Go, Galileo!

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All autumn, the night sky has been dominated by that greatest of the planets, Jupiter. It is so bright that as the evening begins shading off into night, Jupiter glows in solitary splendour for a while until the darkening sky reveals the bright stars. With Venus currently the Morning Star, Jupiter reigns unopposed as the brightest object in the night sky. Even Sirius, brightest of the stars, now setting ever closer to sunset as the season draws on, is dimmed by Jupiter, for all that the latter, being a planet, shines by re­flected light only.

By the end of winter, Jupiter itself will be lying in the western sky at sunset and setting earlier each night. However, its great companion Saturn, now rising about four hours before Jupiter sets, will ensure that we are not alone with the stars. As the year runs on we are seeing the rings ever more obliquely as the ring-plane swings slowly towards us. Not until 1995 will we lose sight of them altogether, when we will pass through the ring-plane, and it will be edge on, invisibly thin.

Now out of sight, and almost out of mind, is the space probe Galileo speeding on its way to Jupiter at about 150,000 km/h after three years of looping around the inner solar system using the Sun, Earth, Venus and the Moon to redirect its trajectory and accelerate it. This long prologue to the main journey was necessary because, following the Challenger disaster, the liquid-fuelled Centaur upper stage, which was the proposed booster to send the vehicle on its way to Jupiter, was deemed too dangerous a cargo for the shuttle, and the mission was completely rede­signed. Instead of relying on brute force to hurl Galileo at Jupiter, an elegant set of falls through the gravitational gradients of the inner solar system was used as a substitute for thrust. While greatly lengthening the time for the journey, these extra visits enabled astronomers to make a set of observa­tions of Venus, Earth, the Moon and the asteroid Gaspra.

In February 1990, four months after being launched, the space craft swung close around Venus and photographed the striking 100 per cent cloud cover. In December, it made a close pass of the Earth and took a series of oblique images of Antarc­tica, which were reconsti­tuted by computer process­ing to yield a remarkable picture of the great southern weather engine (below). Here we can see the great Antarctic depres­sions which produce the familiar succession of cyclonic storm fronts that scythe from south-west to north-east across New Zealand.

The result of this flyby of Earth was to sling Galileo out beyond our orbit towards the asteroid belt and its rendezvous with asteroid 951, Gaspra. The asteroids, the majority of which lie in a zone between the orbits Mars and Jupiter, have been the subject of much specula­tion since the first of them, Ceres, was discovered by Piazzi in 1801. What are they made of? Are they the congealed fragments of material that never coa­lesced to form a planet or are they the fragments of a planet which broke up?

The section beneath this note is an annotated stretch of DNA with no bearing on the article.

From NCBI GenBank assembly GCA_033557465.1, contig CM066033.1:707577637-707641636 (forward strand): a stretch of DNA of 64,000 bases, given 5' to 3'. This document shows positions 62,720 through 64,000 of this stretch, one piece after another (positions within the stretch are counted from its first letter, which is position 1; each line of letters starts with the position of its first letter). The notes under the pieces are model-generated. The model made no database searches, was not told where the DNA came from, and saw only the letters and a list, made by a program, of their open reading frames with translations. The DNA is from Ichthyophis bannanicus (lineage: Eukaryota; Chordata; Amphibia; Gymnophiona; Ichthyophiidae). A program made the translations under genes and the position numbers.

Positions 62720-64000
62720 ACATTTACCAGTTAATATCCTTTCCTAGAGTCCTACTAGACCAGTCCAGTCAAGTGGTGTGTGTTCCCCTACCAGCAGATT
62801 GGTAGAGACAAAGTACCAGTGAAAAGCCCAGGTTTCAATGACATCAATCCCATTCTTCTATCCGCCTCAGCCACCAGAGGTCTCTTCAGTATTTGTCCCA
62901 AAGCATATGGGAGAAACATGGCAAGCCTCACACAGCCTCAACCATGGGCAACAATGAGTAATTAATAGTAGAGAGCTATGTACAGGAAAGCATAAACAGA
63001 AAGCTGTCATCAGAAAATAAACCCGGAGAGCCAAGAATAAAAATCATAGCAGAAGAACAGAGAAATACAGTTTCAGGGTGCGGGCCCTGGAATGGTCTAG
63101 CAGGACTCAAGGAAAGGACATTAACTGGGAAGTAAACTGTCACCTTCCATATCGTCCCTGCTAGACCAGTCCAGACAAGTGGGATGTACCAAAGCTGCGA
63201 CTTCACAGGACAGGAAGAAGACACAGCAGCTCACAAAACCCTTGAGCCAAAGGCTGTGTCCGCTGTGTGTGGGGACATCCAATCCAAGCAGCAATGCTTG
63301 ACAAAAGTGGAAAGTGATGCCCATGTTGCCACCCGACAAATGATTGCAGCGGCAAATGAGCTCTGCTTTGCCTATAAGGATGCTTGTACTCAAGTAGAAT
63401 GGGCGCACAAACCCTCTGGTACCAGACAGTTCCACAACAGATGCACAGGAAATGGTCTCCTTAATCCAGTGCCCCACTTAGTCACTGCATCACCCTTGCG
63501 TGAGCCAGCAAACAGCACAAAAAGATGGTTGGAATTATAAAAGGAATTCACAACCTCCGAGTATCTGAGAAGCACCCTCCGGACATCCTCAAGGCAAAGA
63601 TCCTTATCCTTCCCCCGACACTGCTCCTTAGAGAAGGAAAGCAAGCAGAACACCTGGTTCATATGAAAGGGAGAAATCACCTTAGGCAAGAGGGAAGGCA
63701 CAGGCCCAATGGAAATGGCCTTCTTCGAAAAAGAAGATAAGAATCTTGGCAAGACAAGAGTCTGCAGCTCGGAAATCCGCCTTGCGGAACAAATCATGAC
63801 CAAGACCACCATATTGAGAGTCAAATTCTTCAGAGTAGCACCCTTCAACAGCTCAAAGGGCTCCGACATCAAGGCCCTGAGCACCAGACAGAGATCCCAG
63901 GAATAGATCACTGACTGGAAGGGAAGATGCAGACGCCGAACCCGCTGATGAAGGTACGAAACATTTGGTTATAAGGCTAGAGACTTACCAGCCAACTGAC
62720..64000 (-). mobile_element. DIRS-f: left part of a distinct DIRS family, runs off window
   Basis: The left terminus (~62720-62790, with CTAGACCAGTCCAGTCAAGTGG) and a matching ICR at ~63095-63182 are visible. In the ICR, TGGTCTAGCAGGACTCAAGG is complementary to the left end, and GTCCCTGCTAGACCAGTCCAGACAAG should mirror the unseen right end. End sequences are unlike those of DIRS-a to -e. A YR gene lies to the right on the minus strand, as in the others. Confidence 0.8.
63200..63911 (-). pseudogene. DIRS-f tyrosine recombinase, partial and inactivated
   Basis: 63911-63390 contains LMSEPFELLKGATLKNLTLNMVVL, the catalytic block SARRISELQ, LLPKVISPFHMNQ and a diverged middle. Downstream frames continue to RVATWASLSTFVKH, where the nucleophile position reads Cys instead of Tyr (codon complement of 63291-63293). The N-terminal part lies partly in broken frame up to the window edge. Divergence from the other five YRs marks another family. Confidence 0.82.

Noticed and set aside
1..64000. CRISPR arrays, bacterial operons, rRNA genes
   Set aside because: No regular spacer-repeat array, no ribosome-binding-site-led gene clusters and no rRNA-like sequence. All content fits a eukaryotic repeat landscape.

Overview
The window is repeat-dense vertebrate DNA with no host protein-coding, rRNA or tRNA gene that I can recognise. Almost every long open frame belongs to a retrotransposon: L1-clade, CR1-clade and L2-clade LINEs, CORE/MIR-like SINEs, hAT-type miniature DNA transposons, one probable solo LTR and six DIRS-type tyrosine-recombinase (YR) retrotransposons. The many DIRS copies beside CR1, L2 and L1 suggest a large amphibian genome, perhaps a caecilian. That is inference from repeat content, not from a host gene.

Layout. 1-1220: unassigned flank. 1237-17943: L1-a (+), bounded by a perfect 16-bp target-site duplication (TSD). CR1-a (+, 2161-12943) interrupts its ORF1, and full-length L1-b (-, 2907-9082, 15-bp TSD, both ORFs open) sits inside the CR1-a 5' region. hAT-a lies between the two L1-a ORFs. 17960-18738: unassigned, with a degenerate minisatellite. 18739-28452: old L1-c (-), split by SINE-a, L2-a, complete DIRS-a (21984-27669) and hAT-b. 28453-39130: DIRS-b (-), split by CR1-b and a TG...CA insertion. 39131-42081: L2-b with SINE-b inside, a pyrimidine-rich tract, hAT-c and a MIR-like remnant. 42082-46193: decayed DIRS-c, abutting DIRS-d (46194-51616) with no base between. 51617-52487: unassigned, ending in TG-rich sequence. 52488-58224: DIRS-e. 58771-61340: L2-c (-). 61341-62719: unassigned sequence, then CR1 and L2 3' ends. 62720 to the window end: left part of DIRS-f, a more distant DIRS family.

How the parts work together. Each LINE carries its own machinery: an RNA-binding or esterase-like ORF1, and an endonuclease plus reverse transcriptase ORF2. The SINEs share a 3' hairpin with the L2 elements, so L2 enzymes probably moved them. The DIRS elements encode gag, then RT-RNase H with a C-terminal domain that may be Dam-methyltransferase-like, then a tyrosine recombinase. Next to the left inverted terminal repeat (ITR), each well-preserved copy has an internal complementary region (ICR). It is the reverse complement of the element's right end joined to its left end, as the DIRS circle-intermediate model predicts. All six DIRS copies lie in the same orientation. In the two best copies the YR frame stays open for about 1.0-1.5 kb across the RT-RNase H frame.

At one point in the mission, it seemed that Galileo would be able to shed little light on these questions. After the craft’s close pass of Earth, disas­ter struck, for the high-gain antenna failed to deploy on command. Looking like a gossamer umbrella, this directional antenna was to focus the satellite’s trans­missions towards Earth so that the signal would be strong enough to transmit the high-density data. Without it, the only other aerial was the omni­directional low gain antenna which has but a fraction of the data capac­ity because of the weak­ness of the signal by the time it reaches the Earth. Facing disaster, the project scientists have reconfigured the transmis­sion programmes and receiver schedules so that the low power antenna will be able to relay about 70 per cent of the intended data.

Until this brilliant patch-up was done, it was feared that fewer than 20 per cent of the observa­tions would be recovered, and that virtually the whole of the visual data would be lost. But, by waiting for a year, by which time Galileo had fallen back to the Earth for its final acceleration and redirection towards Jupiter, the stored data and images of Gaspra were able to be transmitted at distances so short that even the low gain antenna could transmit at a reason­able speed, and we recov­ered not only coloured images of the asteroid but also views of the north pole of the Moon. In spite of the fact that dozens of space craft have visited the Moon, because of the energy requirements they have all orbited in the lunar equatorial plane. This has meant that they have had no better view of the polar regions than we have from Earth, and all this while we have lacked near vertical views of the area.